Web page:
I’ll take my COVID curve short and steep, not long and flat

Scientists are still debating whether we should try to “flatten” the COVID curve. The curve is a plot of deaths on the vertical axis versus time on the horizontal axis. The graph above is an example, showing daily deaths worldwide from COVID since the advent of the pandemic.

If you add up the daily deaths, you of course wind up with the total deaths – currently over 800,000 in the U.S. This is the “area under the curve.” (Calculus, anyone?)

“Flattening the curve” means lowering the peaks – lowering the daily deaths. Scientists on one side of the “flattening” debate – call them the Flatteners – say that we can accomplish that by taking preventive measures such as mask-wearing and social distancing, as we have for the last two years to varying degrees.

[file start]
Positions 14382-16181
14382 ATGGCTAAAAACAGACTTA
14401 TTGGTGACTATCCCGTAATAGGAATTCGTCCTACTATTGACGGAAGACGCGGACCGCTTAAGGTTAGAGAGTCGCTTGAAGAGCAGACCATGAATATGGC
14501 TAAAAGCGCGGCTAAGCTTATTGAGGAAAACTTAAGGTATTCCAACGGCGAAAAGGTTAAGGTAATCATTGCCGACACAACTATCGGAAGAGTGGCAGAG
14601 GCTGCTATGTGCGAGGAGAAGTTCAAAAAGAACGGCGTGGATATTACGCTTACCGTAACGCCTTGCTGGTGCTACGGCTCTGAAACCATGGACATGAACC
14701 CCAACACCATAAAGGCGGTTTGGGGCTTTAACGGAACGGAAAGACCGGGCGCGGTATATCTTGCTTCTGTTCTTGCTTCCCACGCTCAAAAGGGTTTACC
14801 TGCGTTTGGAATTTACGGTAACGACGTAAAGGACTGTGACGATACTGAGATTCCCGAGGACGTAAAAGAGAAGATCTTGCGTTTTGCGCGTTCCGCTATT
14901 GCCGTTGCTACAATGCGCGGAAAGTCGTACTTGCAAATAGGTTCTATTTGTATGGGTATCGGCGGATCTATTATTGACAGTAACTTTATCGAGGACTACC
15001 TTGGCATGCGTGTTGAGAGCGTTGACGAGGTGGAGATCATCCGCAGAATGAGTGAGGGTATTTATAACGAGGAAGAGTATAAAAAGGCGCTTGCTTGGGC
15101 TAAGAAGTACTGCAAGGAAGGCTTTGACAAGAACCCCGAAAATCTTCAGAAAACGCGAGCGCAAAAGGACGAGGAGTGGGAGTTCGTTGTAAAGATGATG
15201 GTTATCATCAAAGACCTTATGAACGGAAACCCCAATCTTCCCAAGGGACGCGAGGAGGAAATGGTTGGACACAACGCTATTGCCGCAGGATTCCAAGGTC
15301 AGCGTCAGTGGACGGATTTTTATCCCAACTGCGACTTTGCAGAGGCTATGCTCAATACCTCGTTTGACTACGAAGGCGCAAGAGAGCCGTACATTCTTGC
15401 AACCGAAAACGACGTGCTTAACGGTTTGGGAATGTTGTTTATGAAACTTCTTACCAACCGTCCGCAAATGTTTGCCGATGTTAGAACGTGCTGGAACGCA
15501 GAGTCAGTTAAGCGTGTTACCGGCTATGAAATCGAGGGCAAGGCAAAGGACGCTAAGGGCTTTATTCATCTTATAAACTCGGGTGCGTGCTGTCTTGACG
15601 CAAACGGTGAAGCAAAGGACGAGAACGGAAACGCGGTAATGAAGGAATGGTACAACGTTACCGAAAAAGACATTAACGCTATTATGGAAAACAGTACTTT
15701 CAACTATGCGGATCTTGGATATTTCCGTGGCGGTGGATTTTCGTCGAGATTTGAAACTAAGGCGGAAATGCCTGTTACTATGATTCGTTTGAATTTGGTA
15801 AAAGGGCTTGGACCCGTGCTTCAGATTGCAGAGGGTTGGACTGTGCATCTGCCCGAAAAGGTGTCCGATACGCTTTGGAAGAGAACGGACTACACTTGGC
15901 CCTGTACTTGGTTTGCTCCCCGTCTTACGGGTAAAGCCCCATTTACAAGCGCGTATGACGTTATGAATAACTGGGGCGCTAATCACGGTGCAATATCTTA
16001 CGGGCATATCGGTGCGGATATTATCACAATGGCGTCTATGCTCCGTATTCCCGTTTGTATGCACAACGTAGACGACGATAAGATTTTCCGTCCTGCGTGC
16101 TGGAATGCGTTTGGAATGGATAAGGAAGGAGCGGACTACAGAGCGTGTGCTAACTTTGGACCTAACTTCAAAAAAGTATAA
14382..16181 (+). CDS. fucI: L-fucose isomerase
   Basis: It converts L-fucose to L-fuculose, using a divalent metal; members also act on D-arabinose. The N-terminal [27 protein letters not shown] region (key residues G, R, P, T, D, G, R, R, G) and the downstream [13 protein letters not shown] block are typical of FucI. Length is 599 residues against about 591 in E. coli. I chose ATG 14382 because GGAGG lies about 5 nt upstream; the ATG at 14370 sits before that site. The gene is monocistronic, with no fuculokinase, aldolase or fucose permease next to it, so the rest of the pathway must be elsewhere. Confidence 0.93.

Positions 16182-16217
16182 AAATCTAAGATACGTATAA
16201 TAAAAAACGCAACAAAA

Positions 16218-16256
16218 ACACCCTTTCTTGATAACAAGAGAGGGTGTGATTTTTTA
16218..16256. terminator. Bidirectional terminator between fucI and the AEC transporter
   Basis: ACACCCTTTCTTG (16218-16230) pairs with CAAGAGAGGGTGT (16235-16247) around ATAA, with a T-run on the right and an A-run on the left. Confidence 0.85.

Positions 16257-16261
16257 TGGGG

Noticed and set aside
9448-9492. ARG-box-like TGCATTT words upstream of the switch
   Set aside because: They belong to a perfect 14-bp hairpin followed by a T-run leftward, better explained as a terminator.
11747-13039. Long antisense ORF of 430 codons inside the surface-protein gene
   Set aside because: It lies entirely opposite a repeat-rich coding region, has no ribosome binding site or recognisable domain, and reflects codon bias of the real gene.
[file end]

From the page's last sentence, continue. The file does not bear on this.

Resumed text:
On its face, that sounds prudent. It was certainly prudent two years ago when COVID infections threatened to overwhelm hospitals.

Other scientists – call them the Non-Flatteners – contend that, with Omicron now the dominant variant, we should do the opposite. (Yes, “follow the science” is a meaningless platitude when scientists disagree, as they frequently do.) The Non-Flatteners point out that the Omicron variant is highly transmissible, and so preventive measures are futile.

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